Many variations of the salad exist; for example, by topping a Caesar salad with grilled chicken, steak, or seafood. Certain Mexican restaurants may improvise on items such as substituting tortilla strips for croutons or Cotija cheese for the Parmesan.
Chilli Verde (chili verde or green chili) is a moderately to extremely spicy New Mexican cuisine stew or sauce usually made from chunks of pork that have been slow-cooked in chicken broth, garlic, tomatillos, and roasted green chillies.
Refried beans is a dish of cooked and mashed beans and is a traditional staple of Mexican and Tex-Mex cuisine, although each cuisine has a different approach when making the dish.
The favourite local fast food of the Hawaiian islands (also considered the national dish of Hawaii) is Saimin, an inexpensive noodle and broth soup. It is considered the supreme comfort food of the Islands, eaten at any time of day. You can find this soup at snack bars, coffee shops, and even on the McDonald’s menu (in Hawaii only). Saimin is basically the same thing as ramen, a Japanese noodle soup.
A malasada is a Portuguese doughnut, made of egg-sized balls of yeast dough that are deep-fried in oil and coated with granulated sugar. They were first made by inhabitants of the Madeira islands.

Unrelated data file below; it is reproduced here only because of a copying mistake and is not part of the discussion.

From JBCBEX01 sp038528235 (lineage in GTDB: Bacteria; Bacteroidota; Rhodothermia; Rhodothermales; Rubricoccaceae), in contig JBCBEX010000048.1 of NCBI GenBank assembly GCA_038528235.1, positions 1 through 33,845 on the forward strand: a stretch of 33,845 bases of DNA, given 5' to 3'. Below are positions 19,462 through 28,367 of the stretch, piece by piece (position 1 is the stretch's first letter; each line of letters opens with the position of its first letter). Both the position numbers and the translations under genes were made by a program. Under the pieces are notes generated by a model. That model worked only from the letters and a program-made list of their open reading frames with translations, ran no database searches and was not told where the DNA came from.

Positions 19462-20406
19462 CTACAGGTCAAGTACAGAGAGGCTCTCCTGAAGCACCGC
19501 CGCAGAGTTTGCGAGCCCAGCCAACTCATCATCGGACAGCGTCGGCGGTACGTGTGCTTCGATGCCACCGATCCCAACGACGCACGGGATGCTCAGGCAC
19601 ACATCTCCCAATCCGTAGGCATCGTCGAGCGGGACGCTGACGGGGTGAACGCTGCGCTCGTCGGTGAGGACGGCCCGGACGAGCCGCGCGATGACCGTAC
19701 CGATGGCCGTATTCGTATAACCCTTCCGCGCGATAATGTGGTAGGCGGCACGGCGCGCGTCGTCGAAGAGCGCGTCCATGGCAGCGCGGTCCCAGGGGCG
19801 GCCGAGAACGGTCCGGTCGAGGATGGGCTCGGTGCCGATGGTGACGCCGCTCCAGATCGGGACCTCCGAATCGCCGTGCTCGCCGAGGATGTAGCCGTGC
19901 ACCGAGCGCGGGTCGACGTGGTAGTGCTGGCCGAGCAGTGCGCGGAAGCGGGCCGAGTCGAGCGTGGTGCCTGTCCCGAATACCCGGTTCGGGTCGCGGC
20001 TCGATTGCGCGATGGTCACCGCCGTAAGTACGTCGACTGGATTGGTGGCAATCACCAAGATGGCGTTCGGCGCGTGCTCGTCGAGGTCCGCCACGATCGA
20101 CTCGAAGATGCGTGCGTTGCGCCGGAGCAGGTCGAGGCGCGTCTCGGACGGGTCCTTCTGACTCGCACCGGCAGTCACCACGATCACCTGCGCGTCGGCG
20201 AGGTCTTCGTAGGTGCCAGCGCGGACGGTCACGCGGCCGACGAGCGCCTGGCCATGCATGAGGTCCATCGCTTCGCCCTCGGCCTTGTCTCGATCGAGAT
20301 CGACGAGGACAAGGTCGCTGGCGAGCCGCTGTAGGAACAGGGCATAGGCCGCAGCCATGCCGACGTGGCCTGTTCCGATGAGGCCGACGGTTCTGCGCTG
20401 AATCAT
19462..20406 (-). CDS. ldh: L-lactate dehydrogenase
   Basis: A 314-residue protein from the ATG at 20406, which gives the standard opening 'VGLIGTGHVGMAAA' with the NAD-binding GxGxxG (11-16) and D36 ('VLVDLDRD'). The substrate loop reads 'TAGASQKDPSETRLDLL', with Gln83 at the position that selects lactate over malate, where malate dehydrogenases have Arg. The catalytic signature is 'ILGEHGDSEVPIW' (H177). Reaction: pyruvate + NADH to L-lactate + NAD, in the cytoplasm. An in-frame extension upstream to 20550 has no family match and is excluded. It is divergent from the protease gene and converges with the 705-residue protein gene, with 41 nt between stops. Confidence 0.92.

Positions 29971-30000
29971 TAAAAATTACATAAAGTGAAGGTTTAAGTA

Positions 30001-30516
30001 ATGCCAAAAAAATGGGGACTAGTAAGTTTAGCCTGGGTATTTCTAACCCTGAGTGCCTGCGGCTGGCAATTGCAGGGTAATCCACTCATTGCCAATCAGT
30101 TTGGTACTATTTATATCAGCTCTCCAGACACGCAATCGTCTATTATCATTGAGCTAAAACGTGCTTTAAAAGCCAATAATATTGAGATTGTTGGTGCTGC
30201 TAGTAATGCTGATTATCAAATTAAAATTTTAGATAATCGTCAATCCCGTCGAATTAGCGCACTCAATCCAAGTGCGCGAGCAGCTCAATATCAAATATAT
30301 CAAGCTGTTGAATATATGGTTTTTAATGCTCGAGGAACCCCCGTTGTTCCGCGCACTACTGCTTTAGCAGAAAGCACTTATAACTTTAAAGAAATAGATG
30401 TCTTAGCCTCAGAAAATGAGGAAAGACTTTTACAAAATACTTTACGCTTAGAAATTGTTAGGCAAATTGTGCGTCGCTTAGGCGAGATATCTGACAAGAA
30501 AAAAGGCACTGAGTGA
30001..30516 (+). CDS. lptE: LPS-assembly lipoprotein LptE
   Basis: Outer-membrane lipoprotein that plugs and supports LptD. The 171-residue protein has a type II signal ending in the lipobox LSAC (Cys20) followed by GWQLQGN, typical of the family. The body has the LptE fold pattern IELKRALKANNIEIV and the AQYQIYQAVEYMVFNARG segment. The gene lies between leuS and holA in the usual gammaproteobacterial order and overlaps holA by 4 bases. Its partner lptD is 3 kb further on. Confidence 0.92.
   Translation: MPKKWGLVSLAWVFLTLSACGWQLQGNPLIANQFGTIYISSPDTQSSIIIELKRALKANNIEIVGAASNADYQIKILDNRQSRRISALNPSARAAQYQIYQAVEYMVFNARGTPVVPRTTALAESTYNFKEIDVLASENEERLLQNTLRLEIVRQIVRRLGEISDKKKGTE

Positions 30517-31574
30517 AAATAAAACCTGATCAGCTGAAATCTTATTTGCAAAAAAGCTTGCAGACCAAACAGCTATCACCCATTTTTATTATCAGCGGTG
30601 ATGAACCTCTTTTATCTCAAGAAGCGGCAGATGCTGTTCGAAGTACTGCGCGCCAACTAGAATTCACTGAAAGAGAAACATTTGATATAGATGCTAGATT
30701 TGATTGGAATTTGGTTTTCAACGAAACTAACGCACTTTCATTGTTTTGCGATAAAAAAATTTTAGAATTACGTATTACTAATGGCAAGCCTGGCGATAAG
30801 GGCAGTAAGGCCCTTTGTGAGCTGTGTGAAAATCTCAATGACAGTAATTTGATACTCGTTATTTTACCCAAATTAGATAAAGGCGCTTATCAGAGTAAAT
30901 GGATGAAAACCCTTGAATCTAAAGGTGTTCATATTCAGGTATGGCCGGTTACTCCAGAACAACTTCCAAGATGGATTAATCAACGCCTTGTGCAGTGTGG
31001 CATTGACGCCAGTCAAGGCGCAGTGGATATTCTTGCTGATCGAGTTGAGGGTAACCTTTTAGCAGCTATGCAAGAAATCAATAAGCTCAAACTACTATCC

An Arizona cheese crisp (simply “cheese crisp” in the region) is an open-faced, flour tortilla covered in shredded cheese, baked until crisp on top. It is similar to a quesadilla, but distinct in that a cheese crisp is not folded over, and that it is also baked until the tortilla becomes crisp.
In Mexican cuisine, pico de gallo (literally rooster’s beak), also called salsa fresca, is a fresh, uncooked salad made from chopped tomato, white onion, and chillies (generally jalapeños, serranos or habaneros).
In central Mexico and in states such as Hidalgo and Estado de Mexico, chalupas are small tortillas fried in oil or lard which are topped with mashed potatoes, sliced lettuce, pulled chicken and radish topped with green salsa, other varieties may have pulled beef.
Haupia is a traditional coconut milk-based Hawaiian dessert often found at luaus and other local gatherings in Hawaiʻi. Since World War II, it has become popular as a topping for white cake, especially at weddings. Although technically considered a pudding, the consistency of haupia closely approximates gelatin dessert and is usually served in blocks like gelatine.
Here’s an easy way to make a quick and yummy loco moco, the classic Hawaiian soul-food consisting of 4 components – beef patty, rice, egg, and brown gravy.